He is survived by his wife Hilma, daughter Joyce, a granddaughter and a grandson.
Joseph Cavallo, 95, a clarinetist and saxophonist and an 802 member since 1938, died on June 9.
In the early 1930’s, Mr. Cavallo got his first taste of fame when he played opposite Duke Ellington’s ten-piece band at a local dance. Later he played for an up-and-coming Frank Sinatra.
In his long career, Mr. Cavallo played with Lee Castle, Manny Klein, Max Kaminsky, Clark Terry, Roy Eldridge, Doc Cheatham, the McFarland twins, Vic Damone, Tony Bennett and Eddie Fisher. He worked steadily with Enoch Light in the late 1940’s.
While playing weekly at Kelly’s Stable on 52nd Street, he met and played with Ben Webster.
During World War II and the Korean War he played with the USO. He also played for Presidents Nixon, Ford and Reagan, and played at birthday parties for Lee Iacocca and Bob Guccione.
At the end of his life, he was still performing regular club dates.
He is survived by his wife Mildred, sons Anthony and Joseph, daughter Ann Marie, seven grandchildren (including 802 member Richard Cavallo) and 13 great-grandchildren.
Andy Fitzgerald, 87, a clarinetist and an 802 member since 1940, died on April 7.
Mr. Fitzgerald began his career in the big band of Frank Dailey. He later joined Bunny Berigan’s band, where he recorded “I Can’t Get Started.”
He toured with Joe Mooney’s Famous Quartet and played with the Vaughn Monroe Orchestra, where he was a member until it disbanded.
He played on Jack Sterling’s radio show on CBS; the leader was Elliot Lawrence. When the show left the air, he joined the Arthur Godfrey Show where he stayed until Godfrey’s death.
Mr. Fitzgerald also played with Bob Crosby during his career.
Near the end of his musical life, he did theatre work and freelanced.
He is survived by his wife Eleanor, daughters Loretta, Andrea, Beverly, Colleen, Mavourneen, Eleanor and Siobhan, 19 grandchildren and 12 great-grandchildren.
Luther Henderson, 84, an 802 member since 1939, died on July 29.
Mr. Henderson was an orchestrator and arranger for the musical theatre and a longtime collaborator of Duke Ellington.
Mr. Henderson was known for adapting jazz – particularly the music of Fats Waller, Jelly Roll Morton and Duke Ellington- for the Broadway stage. Many of the shows which he orchestrated or arranged became hits, such as “Jelly’s Last Jam” (for which he also received credit as co-composer), “Ain’t Misbehavin’,” “Play On!” “Lena Horne: The Lady and Her Music,” “Funny Girl,” “Flower Drum Song,” “No, No, Nanette” and “Do Re Mi.”.
In the course of his career, Mr. Henderson worked with Richard Rodgers, Jule Styne and Andre Kostelanetz. He received Tony award nominations for his work on “Jelly’s Last Jam” and “Play On!”
Mr. Henderson became an arranger for Lena Horne in the 1940’s, and shortly thereafter he started an association with the Duke Ellington orchestra that was to last for decades. Mr. Henderson orchestrated Mr. Ellington’s musical “Beggar’s Holiday,” which played on Broadway in 1946, the only one of the bandleader’s musicals to do so.
Mr. Henderson also worked extensively in television starting in the 1950’s and extending through the 1980’s. The shows he worked on included “The Ed Sullivan Show” and “The Bell Telephone Hour,” as well as specials for such stars as Dean Martin, Carol Burnett, Andy Williams, Victor Borge and Polly Bergen. He served as musical director for the television special “Ain’t Misbehavin'” for which he received an Emmy nomination in 1982.
Shortly before his death, Mr. Henderson learned that he had been named an NEA Jazz Master by the National Endowment for the Arts.
Mr. Henderson is survived by his wife Billie Allen Henderson, sons Denson and Dr. Luther L. III, daughter Melanie, stepson Duane, stepdaughter Carolyn, granddaughters Bertha and Meredith and great-grandson Aaron.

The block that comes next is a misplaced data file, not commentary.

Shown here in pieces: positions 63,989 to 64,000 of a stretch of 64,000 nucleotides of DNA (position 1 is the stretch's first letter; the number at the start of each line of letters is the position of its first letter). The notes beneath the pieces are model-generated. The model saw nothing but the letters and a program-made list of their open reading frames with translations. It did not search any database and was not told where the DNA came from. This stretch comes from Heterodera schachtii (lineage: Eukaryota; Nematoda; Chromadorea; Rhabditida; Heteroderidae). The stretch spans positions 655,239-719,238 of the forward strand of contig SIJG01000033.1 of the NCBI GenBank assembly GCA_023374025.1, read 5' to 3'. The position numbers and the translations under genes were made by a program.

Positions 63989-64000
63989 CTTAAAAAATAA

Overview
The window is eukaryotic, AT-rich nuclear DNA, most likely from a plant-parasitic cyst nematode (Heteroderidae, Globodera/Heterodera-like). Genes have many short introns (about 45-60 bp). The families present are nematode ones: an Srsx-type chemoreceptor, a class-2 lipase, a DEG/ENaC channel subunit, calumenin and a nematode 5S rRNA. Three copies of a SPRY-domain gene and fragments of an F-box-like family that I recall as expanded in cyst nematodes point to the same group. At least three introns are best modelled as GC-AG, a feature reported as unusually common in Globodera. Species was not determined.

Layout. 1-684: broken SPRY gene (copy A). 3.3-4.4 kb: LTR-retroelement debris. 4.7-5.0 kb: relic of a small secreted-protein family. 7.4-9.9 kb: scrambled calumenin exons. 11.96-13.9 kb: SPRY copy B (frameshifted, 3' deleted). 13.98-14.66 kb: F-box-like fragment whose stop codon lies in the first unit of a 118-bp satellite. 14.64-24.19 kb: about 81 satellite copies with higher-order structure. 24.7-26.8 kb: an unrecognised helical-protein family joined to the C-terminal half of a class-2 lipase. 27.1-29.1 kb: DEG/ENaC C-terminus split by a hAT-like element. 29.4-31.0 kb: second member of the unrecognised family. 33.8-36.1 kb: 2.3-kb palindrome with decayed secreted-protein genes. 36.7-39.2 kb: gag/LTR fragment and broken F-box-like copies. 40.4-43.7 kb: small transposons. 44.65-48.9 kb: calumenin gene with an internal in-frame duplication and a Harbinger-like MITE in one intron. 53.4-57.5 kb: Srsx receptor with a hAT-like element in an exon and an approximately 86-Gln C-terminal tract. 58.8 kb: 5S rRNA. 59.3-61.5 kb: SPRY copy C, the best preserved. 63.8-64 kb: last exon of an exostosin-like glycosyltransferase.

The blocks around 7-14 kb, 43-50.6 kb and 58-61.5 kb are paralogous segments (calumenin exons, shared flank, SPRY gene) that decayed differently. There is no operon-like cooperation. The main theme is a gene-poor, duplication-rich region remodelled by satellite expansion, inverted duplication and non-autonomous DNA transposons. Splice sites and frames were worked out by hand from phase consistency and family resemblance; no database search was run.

Michael “Peanuts” Hucko
Michael “Peanuts” Hucko, 85, a clarinetist and tenor saxophonist and an 802 member since 1940, died on June 19.
In the early 1940’s in New York, Mr. Hucko played tenor with Will Bradley and Joe Marsala. After a brief time with Charlie Spivak, he joined the Glenn Miller Army Air Forces Band with whom he served during World War II. It was in Europe at this time that he picked up the clarinet, reportedly because it was awkward to march in the sand playing tenor sax.
In the 1950’s, Mr. Hucko played in the bands of Benny Goodman, Ray McKinley, Eddie Condon and Jack Teagarden. He was also busy as a studio musician for CBS and ABC. He joined the Louis Armstrong All-Stars from 1958-60. He also led his own group at Eddie Condon’s Club from 1964-66.
In the 1970’s he led the Glenn Miller Orchestra and toured with them across the U.S. and abroad. But it was also during this decade where Mr. Hucko became best known to the public for his TV appearances with the Lawrence Welk Orchestra.
In 1974 he opened his own nightclub in Denver, where he performed with his wife, singer Louise Tobin. In the 1980’s he toured with his Pied Piper quintet. In 1998 Gov. George W. Bush dedicated the first annual Texas Big Band Jazz Festival to Mr. Hucko in honor of his 80th birthday.
He is survived by his wife Louise, stepsons Harry and Tim, sister Irene, eight grandchildren and eight great-grandchildren.
Lou Mecca, 76, a guitarist and an 802 member since 1950, died on June 27.
Mr. Mecca – born Louis Meccia – performed with many jazz legends, including Ella Fitzgerald, Bill Evans, Gil Melle, Johnny Smith, Archie Bleyer, Stan Purdy, Vinnie Burke, Gene Bertoncini, Jack Six, Jack Wilkens, Al Caiola, Lou Pallo, Vic Juris, Joe Cinderella, Tony Argo, Adrian Ingram, Andy McKenzie and Gary Mazzaroppi.
He won the Downbeat Critics Poll and the Canadian Award for Outstanding Jazz Guitarist.
He was listed in Who’s Who, the New Jazz Encyclopedia, the Encyclopedia Yearbook of Jazz, “Guitarhoo,” and “Guitar Masters: The Book of Jazz.”
He taught as an adjunct professor of music at Fairleigh Dickinson University in Rutherford, N.J. where started the first Guitar Department in New Jersey.
In 1999, he released a CD, “Bridging the Gap,” with Mickey Golizio on bass and Nat Garratano on drums. He also wrote “Exploring the Guitar Fingerboard,” an instructional manual for guitarists.
He is survived by his fiancee Dawn Mason, sister Donna Librizzi, daughters Linda and Ina, son Louis Jr., former wife Ina, niece Donna, nephew Anthony, granddaughter Dawn and grandson Marc.
Larry Rockwell, 69, a bassist and pianist and a former 802 member, died on June 9.
Mr. Rockwell was a student of Ray Brown in the 1960’s. One of his first well-known gigs was playing at the House of Hamburg in Toronto.